On December 8th, Finadium presented a client webinar on blockchain and collateral management technology. This was presented as a follow-up to the Finadium research reports “Can the Blockchain Work for Securities Finance, OTC Derivatives and Other Collateralized Transactions?” and “Technology Vendors in Collateral Management: A Finadium Survey.” More than 100 customers registered for the 45 minute event. Many more dialed in and followed along with the presentation posted on Securities Finance Monitor. The level of attendance certainly confirms that the subject of blockchain technology and its impacts on our industry remains high on the list of things to think and/or worry about.
Interest in blockchain was reinforced by the results of a quick poll we conducted near the end of the session.
Source: Finadium webinar survey, December 8, 2015
The upshot is: attendees at our webinar see blockchain networks as real and imminent – with 100% of respondents saying they will be impacted by blockchain technology at some point, and more than 50% saying it will happen within 2 years. No one thinks it’s all just smoke and mirrors.
Our customers and attendees were well prepared with questions – more questions than we could answer in the time allotted. The questions ranged from clarifications on the nature of the technology to very specific questions about real-life applications. Some of the questions and answers are shared here with slightly more detail than the webinar format allowed us to provide “live”:
Q: Is it true that a distributed ledger allows everyone in the network to see everyone else’s balances and transactions?
A: This is a core feature of the technology, and one that regulators in particular find very attractive and interesting. Distributed ledgers have been described as “triple entry bookkeeping” – showing the starting balance, the ending balance and the transaction that that moved the balance.
In a public blockchain network, participants self-identify – using their real or alleged identity – which helps maintain some level of anonymity. You can’t hide the balances or the transactions but you can hide the real identity of the participant. In a closed network, as we expect virtually all networks to be in financial services, this runs up against regulatory and practical expectations like OFAC. This will be a very important consideration for the industry – will the participants be able to mask or encrypt their identities some purposes, while ensuring participants’ real identities are known for other purposes?
Q: Won’t the databases become gigantic?
A: Yes, they certainly could.
Q: If distributed ledgers were housed at an external vendor managing the network, why would each participant need a separate copy? Wouldn’t that be unnecessary or redundant?
A: This would be a question of how the network was technically implemented by the vendor. What differentiates a blockchain ledger from a traditional proprietary “shared” ledger is that, conceptually, no single entity owns or controls the data. In theory, the database manager has no backdoor into the data. Only valid transactions confirmed across the network can modify the data.
For illustrative purposes, Finadium has described a hypothetical Corporate Actions/Entitlements blockchain network. We received a number of questions about just how such a network would be implemented and how it would change the roles of players in the industry. Our answers are provided with the caveat that Finadium has not yet been approached to actually design such a network, so all answers are hypothetical.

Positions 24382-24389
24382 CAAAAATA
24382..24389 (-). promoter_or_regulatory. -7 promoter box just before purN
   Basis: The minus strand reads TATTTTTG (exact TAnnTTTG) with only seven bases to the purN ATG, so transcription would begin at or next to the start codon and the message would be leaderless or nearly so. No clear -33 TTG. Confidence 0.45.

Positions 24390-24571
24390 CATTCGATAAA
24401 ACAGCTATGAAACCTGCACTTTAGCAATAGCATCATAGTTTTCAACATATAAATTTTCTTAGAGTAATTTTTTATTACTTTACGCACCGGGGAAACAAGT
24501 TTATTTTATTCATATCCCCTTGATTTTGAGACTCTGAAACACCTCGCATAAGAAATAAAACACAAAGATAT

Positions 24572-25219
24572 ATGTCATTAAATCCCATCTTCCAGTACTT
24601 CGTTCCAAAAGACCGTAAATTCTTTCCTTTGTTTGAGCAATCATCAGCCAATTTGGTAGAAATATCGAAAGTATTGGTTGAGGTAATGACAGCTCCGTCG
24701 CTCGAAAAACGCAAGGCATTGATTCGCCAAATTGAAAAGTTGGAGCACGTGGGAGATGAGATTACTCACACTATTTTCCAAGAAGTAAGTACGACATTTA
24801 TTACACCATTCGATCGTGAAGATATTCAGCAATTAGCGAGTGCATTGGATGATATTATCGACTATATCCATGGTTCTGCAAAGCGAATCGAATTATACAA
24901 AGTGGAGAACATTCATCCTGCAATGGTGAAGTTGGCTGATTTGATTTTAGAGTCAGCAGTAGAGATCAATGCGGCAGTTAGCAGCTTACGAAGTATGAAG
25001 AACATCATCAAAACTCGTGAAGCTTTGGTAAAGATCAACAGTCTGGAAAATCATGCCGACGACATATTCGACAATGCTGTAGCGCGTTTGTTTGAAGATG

Q: In your example, what would the role of the custodian, asset manager or others currently acting as agent for the customer be?
A: The key to a successful Corporate Actions network would be to eliminate the financial role of the intermediaries. We mean that agents, custodians, brokers and others who process corporate actions on behalf of the ultimate beneficiary would never take possession of the entitlement or have a financial role in the transaction. A successful network would change the role to that of a technological assistance service – providing technical support and process management, and technical access to the network. The ideal state is that the corporate issuer of the entitlement would use the network to directly allocate payouts to the end user. This would eliminate PIL and other tax complications as well as substantially reduce operational and financial risk for all parties.
Q: What about voluntaries? Could the network support those?
A: Provided the voluntary, like the mandatories, was a finite pool, there’s no reason it wouldn’t work. Usually voluntaries are pre-defined as a specific subscription based on a dollar amount or against a defined number of shares or other units.
Q: In this network, how do you ensure the right number of entitlements exist? What’s to prevent someone from claiming or paying incorrect amounts?
A: This goes to a core characteristic of the technology, which is “trust” in the unit of exchange. The network must be designed in such a way that all participants can trust that the unit of exchange is absolutely valid, cannot be counterfeited, and that possession/ownership of all units is known at all times. This would suggest that the corporate issuer (or their processing agent) of the entitlement would be the issuer of the “unit of exchange” – they would be the only entity able to add or remove units of exchange from the pool.
Finadium was pleased to present this webinar, and hope that all who attended gained value and additional insight into the subject. Clearly there is much, much more to come on blockchain, and we will continue to research and analyze the subject, and to work with our customers and the industry on a go-forward basis. Should you have comments or additional questions, please contact Finadium directly at email@example.com.
Here is a link to the recorded webinar and the presentation.